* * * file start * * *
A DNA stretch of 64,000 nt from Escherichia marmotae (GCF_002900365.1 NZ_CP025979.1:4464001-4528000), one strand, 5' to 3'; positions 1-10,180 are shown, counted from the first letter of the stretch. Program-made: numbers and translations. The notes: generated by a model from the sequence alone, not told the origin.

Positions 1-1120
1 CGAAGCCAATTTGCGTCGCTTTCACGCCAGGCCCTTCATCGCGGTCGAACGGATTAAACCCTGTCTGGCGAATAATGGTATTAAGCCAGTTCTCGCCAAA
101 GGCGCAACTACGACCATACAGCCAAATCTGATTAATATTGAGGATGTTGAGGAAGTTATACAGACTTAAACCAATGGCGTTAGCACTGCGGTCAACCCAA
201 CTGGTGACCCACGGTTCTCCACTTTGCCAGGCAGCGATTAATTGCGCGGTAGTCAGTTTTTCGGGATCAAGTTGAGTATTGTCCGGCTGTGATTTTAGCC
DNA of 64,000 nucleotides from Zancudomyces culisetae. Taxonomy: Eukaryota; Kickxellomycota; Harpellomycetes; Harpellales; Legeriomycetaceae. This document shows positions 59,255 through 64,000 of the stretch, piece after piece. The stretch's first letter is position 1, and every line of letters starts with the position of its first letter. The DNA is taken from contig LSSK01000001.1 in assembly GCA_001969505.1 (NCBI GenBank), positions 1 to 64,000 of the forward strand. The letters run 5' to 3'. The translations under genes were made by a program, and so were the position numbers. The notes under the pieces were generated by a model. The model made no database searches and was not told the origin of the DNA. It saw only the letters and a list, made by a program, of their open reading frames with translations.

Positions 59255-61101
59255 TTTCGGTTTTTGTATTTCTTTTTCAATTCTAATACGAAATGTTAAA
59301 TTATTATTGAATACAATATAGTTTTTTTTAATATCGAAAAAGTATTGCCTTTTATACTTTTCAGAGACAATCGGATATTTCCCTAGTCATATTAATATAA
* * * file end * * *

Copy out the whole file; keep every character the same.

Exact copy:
A DNA stretch of 64,000 nt from Escherichia marmotae (GCF_002900365.1 NZ_CP025979.1:4464001-4528000), one strand, 5' to 3'; positions 1-10,180 are shown, counted from the first letter of the stretch. Program-made: numbers and translations. The notes: generated by a model from the sequence alone, not told the origin.

Positions 1-1120
1 CGAAGCCAATTTGCGTCGCTTTCACGCCAGGCCCTTCATCGCGGTCGAACGGATTAAACCCTGTCTGGCGAATAATGGTATTAAGCCAGTTCTCGCCAAA
101 GGCGCAACTACGACCATACAGCCAAATCTGATTAATATTGAGGATGTTGAGGAAGTTATACAGACTTAAACCAATGGCGTTAGCACTGCGGTCAACCCAA
201 CTGGTGACCCACGGTTCTCCACTTTGCCAGGCAGCGATTAATTGCGCGGTAGTCAGTTTTTCGGGATCAAGTTGAGTATTGTCCGGCTGTGATTTTAGCC
DNA of 64,000 nucleotides from Zancudomyces culisetae. Taxonomy: Eukaryota; Kickxellomycota; Harpellomycetes; Harpellales; Legeriomycetaceae. This document shows positions 59,255 through 64,000 of the stretch, piece after piece. The stretch's first letter is position 1, and every line of letters starts with the position of its first letter. The DNA is taken from contig LSSK01000001.1 in assembly GCA_001969505.1 (NCBI GenBank), positions 1 to 64,000 of the forward strand. The letters run 5' to 3'. The translations under genes were made by a program, and so were the position numbers. The notes under the pieces were generated by a model. The model made no database searches and was not told the origin of the DNA. It saw only the letters and a list, made by a program, of their open reading frames with translations.

Positions 59255-61101
59255 TTTCGGTTTTTGTATTTCTTTTTCAATTCTAATACGAAATGTTAAA
59301 TTATTATTGAATACAATATAGTTTTTTTTAATATCGAAAAAGTATTGCCTTTTATACTTTTCAGAGACAATCGGATATTTCCCTAGTCATATTAATATAA